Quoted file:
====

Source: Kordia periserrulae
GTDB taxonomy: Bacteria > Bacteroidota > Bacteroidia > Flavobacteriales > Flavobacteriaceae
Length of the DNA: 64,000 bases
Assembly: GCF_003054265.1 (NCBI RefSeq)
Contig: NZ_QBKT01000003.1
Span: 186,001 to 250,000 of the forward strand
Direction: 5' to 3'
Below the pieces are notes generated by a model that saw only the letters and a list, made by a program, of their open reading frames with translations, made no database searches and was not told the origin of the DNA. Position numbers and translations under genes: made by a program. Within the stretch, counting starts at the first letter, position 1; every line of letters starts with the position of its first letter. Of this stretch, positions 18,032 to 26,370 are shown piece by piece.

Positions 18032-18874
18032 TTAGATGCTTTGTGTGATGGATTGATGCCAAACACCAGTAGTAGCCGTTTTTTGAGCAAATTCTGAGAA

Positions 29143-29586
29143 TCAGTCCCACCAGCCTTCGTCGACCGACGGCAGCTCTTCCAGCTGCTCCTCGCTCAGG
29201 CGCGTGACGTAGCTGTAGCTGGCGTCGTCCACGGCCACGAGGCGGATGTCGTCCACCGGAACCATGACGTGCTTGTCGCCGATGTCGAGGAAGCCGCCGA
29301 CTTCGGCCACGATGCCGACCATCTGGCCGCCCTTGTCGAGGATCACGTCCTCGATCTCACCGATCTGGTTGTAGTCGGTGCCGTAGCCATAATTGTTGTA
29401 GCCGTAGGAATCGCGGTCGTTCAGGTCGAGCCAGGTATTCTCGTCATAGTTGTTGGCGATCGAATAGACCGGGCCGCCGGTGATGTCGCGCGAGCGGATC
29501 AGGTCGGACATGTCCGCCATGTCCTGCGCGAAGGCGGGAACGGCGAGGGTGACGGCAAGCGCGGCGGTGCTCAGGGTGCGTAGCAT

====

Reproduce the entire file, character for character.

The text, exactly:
Source: Kordia periserrulae
GTDB taxonomy: Bacteria > Bacteroidota > Bacteroidia > Flavobacteriales > Flavobacteriaceae
Length of the DNA: 64,000 bases
Assembly: GCF_003054265.1 (NCBI RefSeq)
Contig: NZ_QBKT01000003.1
Span: 186,001 to 250,000 of the forward strand
Direction: 5' to 3'
Below the pieces are notes generated by a model that saw only the letters and a list, made by a program, of their open reading frames with translations, made no database searches and was not told the origin of the DNA. Position numbers and translations under genes: made by a program. Within the stretch, counting starts at the first letter, position 1; every line of letters starts with the position of its first letter. Of this stretch, positions 18,032 to 26,370 are shown piece by piece.

Positions 18032-18874
18032 TTAGATGCTTTGTGTGATGGATTGATGCCAAACACCAGTAGTAGCCGTTTTTTGAGCAAATTCTGAGAA

Positions 29143-29586
29143 TCAGTCCCACCAGCCTTCGTCGACCGACGGCAGCTCTTCCAGCTGCTCCTCGCTCAGG
29201 CGCGTGACGTAGCTGTAGCTGGCGTCGTCCACGGCCACGAGGCGGATGTCGTCCACCGGAACCATGACGTGCTTGTCGCCGATGTCGAGGAAGCCGCCGA
29301 CTTCGGCCACGATGCCGACCATCTGGCCGCCCTTGTCGAGGATCACGTCCTCGATCTCACCGATCTGGTTGTAGTCGGTGCCGTAGCCATAATTGTTGTA
29401 GCCGTAGGAATCGCGGTCGTTCAGGTCGAGCCAGGTATTCTCGTCATAGTTGTTGGCGATCGAATAGACCGGGCCGCCGGTGATGTCGCGCGAGCGGATC
29501 AGGTCGGACATGTCCGCCATGTCCTGCGCGAAGGCGGGAACGGCGAGGGTGACGGCAAGCGCGGCGGTGCTCAGGGTGCGTAGCAT